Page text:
For many, leadership is a lofty aspiration reserved for CEOs, bosses, elected officials, and people that speak eloquently and powerfully with a megaphone. Leaders are those that devise a vision, develop a plan of action for others to follow, and then courageously and boldly move first. Leaders are the loudest, most confident, most assertive among us. Leaders have authority and exert it to create an expectation that others will follow.
This paradigm is what we might call authoritative leadership. We often see it from those higher than us in an organizational hierarchy or from a coach on a sports team. In this sense, leaders are our bosses and their bosses or the politicians who create our laws and policies.
Authoritative leadership is often vital and necessary. There are many contexts in which we need someone or some group of people to craft our organizational policies or strategies. For example, in a basketball game with 20 seconds left on the clock, someone needs to define what shared tactics the team will employ. There is no time for debate or consensus-building.
But this model of leadership also has some clear downsides. First and foremost, it often does very little to cultivate buy-in and support from those who are to follow. Because of this, their allegiance to the team or the effort might be paper-thin. While those being led will often do what they are told, many become resentful, cynical, or disengaged. They follow the leader out of a sense of obligation and necessity, but will quickly jump ship if the opportunity presents itself. And when leaders devise a game plan without consulting the wisdom of those they are to lead, they often miss out on important perspectives and possibilities that could have strengthened their plan.
Authoritative leadership has been the dominant form of leadership for much of the past several hundred years, if not longer. But in the past several decades, this has begun to shift. People are becoming much less willing to blindly follow orders. They want to know the “why” behind a plan and they want to feel like they’ve had a say in the plans they carry out. And those in “leadership” roles realize that voluntary, active buy-in is critical to an engaged, fulfilled, and ultimately more productive team.
Out of this recognition, a new paradigm of what we might call collaborative leadership has emerged.
In collaborative leadership, there is often still a defined “leader” sitting at the top of a hierarchy who makes decisions and plans. But they are more focused on encouraging and facilitating action from others, rather than coercing it. If authoritative leadership creates an expectation to follow, collaborative leadership creates an invitation to follow. Collaborative leaders consult the broader team for ideas and input both to strengthen the plan of action and to foster group cohesion. If authoritative leadership asks the follower to simply do what they are told, collaborative leadership asks the follower to serve the greater good of the team by honoring the co-created plan.
Authoritative leadership creates coordinated action by exerting authority. Collaborative leadership creates coordinated action by fostering genuine investment and cohesion.
At its most broad and basic, leadership is about creating a shared movement forward among a group of people. Authoritative leadership creates an expectation to follow. Collaborative leadership creates an invitation to follow. But they both are meant to get a group of individuals walking down the same path together.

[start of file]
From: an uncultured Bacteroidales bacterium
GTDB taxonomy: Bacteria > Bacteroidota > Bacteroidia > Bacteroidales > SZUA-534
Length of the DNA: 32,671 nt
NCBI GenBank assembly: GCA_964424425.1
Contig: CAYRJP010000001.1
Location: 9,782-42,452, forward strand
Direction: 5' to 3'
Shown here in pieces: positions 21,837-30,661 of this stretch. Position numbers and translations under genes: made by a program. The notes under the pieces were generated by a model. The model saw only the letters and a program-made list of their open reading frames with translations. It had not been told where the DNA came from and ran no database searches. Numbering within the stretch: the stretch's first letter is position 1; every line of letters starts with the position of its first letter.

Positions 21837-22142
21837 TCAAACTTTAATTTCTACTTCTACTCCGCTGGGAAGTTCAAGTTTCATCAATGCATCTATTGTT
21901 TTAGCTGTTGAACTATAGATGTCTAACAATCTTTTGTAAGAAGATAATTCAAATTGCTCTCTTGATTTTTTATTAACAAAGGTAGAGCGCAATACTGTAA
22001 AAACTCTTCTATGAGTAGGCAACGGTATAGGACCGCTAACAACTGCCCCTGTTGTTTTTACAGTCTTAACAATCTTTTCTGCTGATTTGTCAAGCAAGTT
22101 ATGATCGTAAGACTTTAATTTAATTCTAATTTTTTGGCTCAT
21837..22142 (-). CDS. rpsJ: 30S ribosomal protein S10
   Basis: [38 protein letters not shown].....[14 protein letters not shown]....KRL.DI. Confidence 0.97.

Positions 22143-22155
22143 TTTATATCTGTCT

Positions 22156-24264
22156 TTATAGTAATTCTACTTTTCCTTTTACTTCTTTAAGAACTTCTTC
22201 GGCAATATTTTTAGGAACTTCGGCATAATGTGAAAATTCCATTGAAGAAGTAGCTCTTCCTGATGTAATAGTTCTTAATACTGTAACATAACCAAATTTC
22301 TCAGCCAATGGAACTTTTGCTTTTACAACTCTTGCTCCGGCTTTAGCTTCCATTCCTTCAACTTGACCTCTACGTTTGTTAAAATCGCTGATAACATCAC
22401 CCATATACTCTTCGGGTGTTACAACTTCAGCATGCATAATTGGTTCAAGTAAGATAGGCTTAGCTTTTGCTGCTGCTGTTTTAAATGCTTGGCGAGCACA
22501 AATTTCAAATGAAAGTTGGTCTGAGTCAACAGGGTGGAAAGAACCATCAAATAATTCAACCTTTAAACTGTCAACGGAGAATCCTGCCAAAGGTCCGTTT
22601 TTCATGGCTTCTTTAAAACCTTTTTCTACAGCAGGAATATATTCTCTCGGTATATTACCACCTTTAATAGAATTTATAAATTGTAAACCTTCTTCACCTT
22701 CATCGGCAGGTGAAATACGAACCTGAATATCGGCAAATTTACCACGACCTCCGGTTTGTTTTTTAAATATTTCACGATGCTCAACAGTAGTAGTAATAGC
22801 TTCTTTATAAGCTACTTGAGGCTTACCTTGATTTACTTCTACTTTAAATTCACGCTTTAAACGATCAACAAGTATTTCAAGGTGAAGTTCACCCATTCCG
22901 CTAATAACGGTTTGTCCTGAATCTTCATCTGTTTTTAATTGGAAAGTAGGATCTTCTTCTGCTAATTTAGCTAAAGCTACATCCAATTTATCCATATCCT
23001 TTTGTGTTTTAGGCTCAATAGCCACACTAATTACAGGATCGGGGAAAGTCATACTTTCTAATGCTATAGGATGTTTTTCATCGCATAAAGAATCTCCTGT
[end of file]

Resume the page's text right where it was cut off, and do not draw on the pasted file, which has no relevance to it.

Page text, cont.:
What we might call generative leadership is an entirely different paradigm. Rather than an expectation or invitation to follow, it creates an invitation to lead. The shared movement forward is not everyone following the same path, but rather everyone following their own internal compass down their own paths.
Authoritative leadership functions through exerting authority down hierarchies. Collaborative leadership functions through fostering collaboration and buy-in down, up, and across hierarchies. But generative leadership doesn’t require any hierarchies at all. It functions simply by someone, anyone, being and revealing who they really are, especially when doing so somehow challenges social norms and expectations. In doing so, they inherently create and walk down their own authentic path. They lead themselves. But in doing so they also inherently inspire and enable others to do the same. They give others permission to be, reveal, and lead themselves. They lead others to leadership.
Some examples of generative leadership: coming out as gay or transgender, choosing not to engage in capitalist grind culture, questioning tactics that manipulate or take advantage of customers, sharing something you are scared or anxious about, sharing an unpopular opinion, and sharing a work of art on social media. In some cases, these are direct acts of defiance to business-as-usual, whether in the workplace or society more broadly. In others, they are simply about courageously revealing yourself more fully in spite of your fears and insecurities. What makes them generative is that they reveal and catalyze new ways of doing, thinking, and being while inspiring others to do the same. They are acts of courage that ripple out into the sea of the status quo.
Other paradigms of leadership are invested in the belief that only a special few can be leaders. Generative leadership is invested in the belief that everyone can be a leader.